Supercritical fluids have viscosities closer to gases, so to swim you’d need really gigantic hands.
Although some animals do have hands large enough to swim in a gas.
They’re called birds.
An open-top boat probably wouldn’t work because the boundary between the supercritical ocean and the gaseous atmosphere is not well defined.
The buoyancy of such a boat comes from the fact that it’s filled with the medium of the atmosphere, which needs to be substantially less dense that the medium of the ocean - enough of a difference to make up for the fact that the material of the boat itself is more dense than both media.
But in the blurry supercritical fluid-gas boundary, the change in density between the base and rim of the boat is relatively small.
So in order to float the boat has to be large compared to the transition scale between media, which I think means gigantic.
Or you could have a closed surface filled with lower-density gas, in which case you could easily float at the boundary.
This would be something between a zeppelin and a submarine, which sounds super cool and steampunk.
Roland Pihlakas requests that I please briefly summarise again, how is supercritical fluid different from gas.
Happy to, Roland.
The main difference is density.
Density is liquid-like, while viscosity and absence of surface tension is gas-like.
The high density means it interacts much more readily with whatever its in contact with than a gas does due to the large number of particles per unit volume, and can carry with it far more dissolved matter and heat.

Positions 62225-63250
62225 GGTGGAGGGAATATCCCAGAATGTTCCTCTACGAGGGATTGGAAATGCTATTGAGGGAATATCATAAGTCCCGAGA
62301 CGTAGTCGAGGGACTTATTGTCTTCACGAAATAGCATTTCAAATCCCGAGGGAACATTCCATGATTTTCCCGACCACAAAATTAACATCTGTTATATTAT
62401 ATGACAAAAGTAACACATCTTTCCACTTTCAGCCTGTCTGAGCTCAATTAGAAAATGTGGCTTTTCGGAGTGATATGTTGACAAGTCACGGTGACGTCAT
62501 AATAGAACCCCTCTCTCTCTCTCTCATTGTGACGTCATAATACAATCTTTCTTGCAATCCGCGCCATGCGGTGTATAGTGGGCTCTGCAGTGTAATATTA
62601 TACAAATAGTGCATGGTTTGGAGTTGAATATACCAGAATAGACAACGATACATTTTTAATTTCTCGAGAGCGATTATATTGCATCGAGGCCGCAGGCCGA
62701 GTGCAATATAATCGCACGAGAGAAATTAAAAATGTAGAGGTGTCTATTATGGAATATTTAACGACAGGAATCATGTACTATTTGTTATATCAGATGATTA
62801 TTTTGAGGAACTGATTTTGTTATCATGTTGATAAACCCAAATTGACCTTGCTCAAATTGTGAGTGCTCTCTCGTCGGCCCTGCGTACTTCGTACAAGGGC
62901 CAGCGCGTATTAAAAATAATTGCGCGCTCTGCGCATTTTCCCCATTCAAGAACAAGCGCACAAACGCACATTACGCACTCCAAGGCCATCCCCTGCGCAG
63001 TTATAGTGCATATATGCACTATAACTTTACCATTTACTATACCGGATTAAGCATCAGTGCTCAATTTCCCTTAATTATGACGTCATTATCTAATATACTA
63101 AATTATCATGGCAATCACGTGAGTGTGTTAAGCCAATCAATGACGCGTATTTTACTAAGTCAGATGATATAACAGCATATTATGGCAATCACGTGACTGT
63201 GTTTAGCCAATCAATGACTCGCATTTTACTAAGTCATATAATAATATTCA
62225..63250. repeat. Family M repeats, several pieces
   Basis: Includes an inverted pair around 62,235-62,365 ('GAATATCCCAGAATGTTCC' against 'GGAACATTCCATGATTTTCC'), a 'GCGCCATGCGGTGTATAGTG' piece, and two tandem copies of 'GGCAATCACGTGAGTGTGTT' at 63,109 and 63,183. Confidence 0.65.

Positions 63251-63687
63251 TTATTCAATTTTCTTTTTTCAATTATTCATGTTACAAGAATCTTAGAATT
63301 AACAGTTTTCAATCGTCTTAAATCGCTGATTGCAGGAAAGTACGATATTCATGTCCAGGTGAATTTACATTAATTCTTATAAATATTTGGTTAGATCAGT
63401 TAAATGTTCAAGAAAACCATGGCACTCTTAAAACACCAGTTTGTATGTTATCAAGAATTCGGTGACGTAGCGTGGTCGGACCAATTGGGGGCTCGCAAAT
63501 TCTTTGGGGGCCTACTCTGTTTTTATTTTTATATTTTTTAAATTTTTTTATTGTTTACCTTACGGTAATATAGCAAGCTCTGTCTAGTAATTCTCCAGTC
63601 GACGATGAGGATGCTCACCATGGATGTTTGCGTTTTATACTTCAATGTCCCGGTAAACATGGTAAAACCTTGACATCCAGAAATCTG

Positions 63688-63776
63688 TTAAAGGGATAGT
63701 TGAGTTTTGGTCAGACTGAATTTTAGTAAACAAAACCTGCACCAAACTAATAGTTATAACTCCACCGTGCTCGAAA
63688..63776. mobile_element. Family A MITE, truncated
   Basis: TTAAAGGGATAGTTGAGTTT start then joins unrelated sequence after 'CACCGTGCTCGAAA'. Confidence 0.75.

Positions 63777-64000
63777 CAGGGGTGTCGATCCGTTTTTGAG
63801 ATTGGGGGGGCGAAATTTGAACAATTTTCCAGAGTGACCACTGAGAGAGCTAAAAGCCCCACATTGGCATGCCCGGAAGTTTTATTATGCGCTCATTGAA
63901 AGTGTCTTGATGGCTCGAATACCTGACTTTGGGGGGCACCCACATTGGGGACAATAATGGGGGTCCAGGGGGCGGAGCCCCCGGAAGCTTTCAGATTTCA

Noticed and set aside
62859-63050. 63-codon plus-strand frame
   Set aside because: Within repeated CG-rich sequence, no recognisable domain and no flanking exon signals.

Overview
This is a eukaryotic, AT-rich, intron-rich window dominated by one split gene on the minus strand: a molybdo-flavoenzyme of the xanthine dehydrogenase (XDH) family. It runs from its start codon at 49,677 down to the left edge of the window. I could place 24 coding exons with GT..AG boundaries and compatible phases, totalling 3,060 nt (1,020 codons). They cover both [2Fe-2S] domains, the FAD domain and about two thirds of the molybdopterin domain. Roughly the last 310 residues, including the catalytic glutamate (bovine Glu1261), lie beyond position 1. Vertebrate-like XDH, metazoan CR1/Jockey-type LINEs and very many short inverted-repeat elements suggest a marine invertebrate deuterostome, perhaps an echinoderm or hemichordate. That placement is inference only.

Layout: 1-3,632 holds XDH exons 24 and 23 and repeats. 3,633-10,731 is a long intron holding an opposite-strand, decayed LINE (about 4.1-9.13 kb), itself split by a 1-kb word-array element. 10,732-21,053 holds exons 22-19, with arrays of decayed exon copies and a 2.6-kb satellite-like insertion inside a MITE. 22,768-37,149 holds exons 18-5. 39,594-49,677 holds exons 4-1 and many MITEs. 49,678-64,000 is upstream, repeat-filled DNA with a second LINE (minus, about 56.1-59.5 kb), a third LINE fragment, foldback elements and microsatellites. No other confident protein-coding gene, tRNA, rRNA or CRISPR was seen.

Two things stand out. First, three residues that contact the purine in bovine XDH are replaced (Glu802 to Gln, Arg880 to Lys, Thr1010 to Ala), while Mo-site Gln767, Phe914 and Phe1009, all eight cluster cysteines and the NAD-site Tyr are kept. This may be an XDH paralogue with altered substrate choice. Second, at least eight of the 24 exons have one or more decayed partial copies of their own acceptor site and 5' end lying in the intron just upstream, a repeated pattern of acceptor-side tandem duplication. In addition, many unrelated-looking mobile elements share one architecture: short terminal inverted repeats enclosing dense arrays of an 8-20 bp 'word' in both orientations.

The low viscosity and surface tension means it can get into tiny spaces much more easily than a liquid - allowing it to actually get to the particles you want to dissolve.
Together, these properties make supercritical fluids amazing solvants, oxydizers, heat carriers, etc.
as well as making them extremely corrosive.
Lord Marcus asks if there’s a supercritical phase where solids become indistinguishable from liquids.
Gareth Dean correctly responds - not really, because liquids and gases are both fluids - no rigid bonds between particles, which means an intermediate state between liquids and gases is meaningful.
Solids, however, do have rigid bonds which means they can’t flow, and so there’s no true intermediate state with liquids.
That said, there are cases where the solid and liquid states are so mixed that the effect feels like a hybrid.
Examples include gels - a crystal lattice of fiber networks filled with fluid, or colloids - aka slimes - solid particulates suspended in a liquid.
By the way, that whole thing about glass really being a liquid is false.
It’s an amorphous solid.
On the topic of solid-liquid hybrids, Vitaliy Vuychych and Sascha Wust point out that cats are simultaneously solid and liquid.
While it’s true that cats can be brought into an equilibrium between solid and liquid, this means raising their temperature to the cat melting point.
While that has been shown to place the cat in a state of being simultaneously solid and liquid, it’s no longer in a state of being simultaneously alive and dead.
It’s just one of those.